You have to understand the culture of a show. Every show is different, each culture is different. That’s actually part of what I love about it, is essentially being like an anthropologist. In a very short amount of time, you have to be able to understand the dynamics and the politics of a show, not to mention the visual language of a show, the storylines – there’s a lot to know. How far can you push it visually? There’s so much to absorb in a very short amount of time.

There’s something very strange, but to me satisfying about being kind of a traveler. It’s like you’re a migrant worker, working from show to show to show, and each one is different. Every one has its own set of challenges, it’s own dynamics, and it’s fascinating.

GUM: Some of the episodes you’ve directed existed all or almost all in very confined spaces – the SVU interrogation room, for example. How can you make that visually interesting?

 

LB: What a great question! It was a wonderful challenge, actually. I think three-fifths of the show took place in interrogation. So how does it not become dull or repetitive? Well, first of all, you have great actors. Mariska [Hargitay] is just amazing, and of course I had Marcia Gay Harden.

Visually, it was really fun for me, because I love thinking metaphorically. I tried to understand, what is the scene about, and how can I best capture this, obviously through the performance, but also visually.

So with that SVU episode, for example, I had a very specific game plan for each scene. For one scene, she’s in control, so I framed her in power positions, center frame, solid. Then, as she loses control a little bit, the camera becomes a little more uncertain. The framing starts to be off. One scene may be all wide-angle lenses, and another scene where it gets really intense and intimate, you go into long, long lenses where the rest of the world falls away and it’s just about the intensity of their faces. So it’s all about finding metaphors.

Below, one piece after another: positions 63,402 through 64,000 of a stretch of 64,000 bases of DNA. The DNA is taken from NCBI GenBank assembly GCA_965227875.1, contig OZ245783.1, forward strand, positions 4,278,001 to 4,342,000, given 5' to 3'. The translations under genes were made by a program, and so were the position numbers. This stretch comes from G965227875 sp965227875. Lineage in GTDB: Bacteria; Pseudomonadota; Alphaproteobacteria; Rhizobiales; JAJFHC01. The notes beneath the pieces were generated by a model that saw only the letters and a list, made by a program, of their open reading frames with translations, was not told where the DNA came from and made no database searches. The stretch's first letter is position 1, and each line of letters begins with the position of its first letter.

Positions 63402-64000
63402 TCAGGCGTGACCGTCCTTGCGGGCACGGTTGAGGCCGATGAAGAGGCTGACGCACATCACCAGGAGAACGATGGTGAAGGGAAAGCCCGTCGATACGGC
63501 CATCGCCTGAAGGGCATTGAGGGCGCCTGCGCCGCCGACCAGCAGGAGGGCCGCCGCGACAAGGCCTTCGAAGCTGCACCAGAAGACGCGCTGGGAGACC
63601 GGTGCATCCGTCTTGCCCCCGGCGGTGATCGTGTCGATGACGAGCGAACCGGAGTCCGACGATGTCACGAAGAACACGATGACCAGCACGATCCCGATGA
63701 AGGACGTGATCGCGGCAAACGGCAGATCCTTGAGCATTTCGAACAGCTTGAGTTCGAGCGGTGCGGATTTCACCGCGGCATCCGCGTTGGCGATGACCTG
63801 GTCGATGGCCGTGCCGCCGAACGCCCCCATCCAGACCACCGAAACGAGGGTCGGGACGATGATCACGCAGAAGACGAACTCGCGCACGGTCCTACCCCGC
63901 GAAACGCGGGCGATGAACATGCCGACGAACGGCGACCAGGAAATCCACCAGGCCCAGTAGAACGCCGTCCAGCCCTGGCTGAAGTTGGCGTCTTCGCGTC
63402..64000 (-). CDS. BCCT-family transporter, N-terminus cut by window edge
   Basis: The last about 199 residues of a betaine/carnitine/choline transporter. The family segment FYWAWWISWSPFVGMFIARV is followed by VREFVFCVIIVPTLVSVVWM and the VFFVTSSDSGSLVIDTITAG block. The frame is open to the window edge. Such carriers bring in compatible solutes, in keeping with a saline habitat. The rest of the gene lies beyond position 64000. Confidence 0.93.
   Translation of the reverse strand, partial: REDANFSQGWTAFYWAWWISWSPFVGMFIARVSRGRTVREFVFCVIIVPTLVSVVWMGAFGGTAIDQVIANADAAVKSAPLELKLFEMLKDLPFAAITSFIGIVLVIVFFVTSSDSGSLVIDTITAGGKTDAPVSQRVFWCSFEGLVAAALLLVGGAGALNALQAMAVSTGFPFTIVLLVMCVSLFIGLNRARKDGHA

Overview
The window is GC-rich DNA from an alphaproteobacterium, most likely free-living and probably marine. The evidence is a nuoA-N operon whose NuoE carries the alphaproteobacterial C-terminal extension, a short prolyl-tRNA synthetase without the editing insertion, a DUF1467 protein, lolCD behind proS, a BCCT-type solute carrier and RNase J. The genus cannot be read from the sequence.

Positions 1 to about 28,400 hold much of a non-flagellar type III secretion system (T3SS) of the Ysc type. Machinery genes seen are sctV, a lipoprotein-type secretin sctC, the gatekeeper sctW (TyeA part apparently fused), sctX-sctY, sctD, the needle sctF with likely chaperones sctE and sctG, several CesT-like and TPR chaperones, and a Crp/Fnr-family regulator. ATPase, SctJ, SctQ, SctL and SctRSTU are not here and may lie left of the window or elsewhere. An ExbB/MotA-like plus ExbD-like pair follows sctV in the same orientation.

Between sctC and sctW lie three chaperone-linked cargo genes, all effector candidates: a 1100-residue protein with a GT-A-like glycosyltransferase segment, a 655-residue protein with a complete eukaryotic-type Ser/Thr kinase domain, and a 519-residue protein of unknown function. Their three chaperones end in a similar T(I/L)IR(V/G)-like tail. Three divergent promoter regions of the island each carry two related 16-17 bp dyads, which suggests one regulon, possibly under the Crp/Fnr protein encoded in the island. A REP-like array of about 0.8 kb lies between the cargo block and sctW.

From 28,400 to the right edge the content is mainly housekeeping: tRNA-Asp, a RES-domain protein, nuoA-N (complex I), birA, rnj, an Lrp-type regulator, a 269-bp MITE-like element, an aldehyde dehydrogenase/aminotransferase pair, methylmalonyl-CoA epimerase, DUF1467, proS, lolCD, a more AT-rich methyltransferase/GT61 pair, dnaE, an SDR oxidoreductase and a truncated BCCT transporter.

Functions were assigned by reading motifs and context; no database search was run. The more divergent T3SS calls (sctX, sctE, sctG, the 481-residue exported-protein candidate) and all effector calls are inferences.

GUM: You mentioned you’re working on an episode of Arrow right now. What was it like jumping into the superhero realm?

LB: It was fun. I love dealing with actors, but I’m also super-visual. So being able to do some action was a real treat for me. Shooting at night in the rain in Vancouver, it’s beautiful. It’s wet, but it’s beautiful.

GUM: A lot of the people in the PSAs and commercials you’ve done are non-actors. What are some of the challenges of working with regular people?

LB: I did that for years. I was actually pigeonholed as a “real person” director for a long time, because I did it well. But I always was dying to do more drama and work with actors, which is what I’m doing now. In commercials or anything you do, if you do a lot of it, that becomes who you are.

I always used to say that when I’m working with a real person, you don’t want them to act, because acting is bad, acting is false. What you want them to do is react. So I would be the actor, and they would be the reactor. I would provoke them to get the reaction I wanted. By my behavior, I would be able to influence them.

It was fun. It was very much like a dance. I would have a sense of where I wanted to go with the questions, but I wouldn’t start with a list of hard questions because that would throw the dynamic off. It was about really being present and being able to engage with them.

GUM: What are your upcoming plans?

LB: Right now, my focus is TV. I’m also developing some personal projects of mine that I’m not quite ready to talk about. Some of them are fairly large and epic. To be honest, I feel like I’m just starting.

GUM: Finally, when you go to a film or television studio, what kinds of things do you look for?

LB: Silence [laughs]. Not to name names, but I’ve been in many studios that were very loud.

written by Shawn Setaro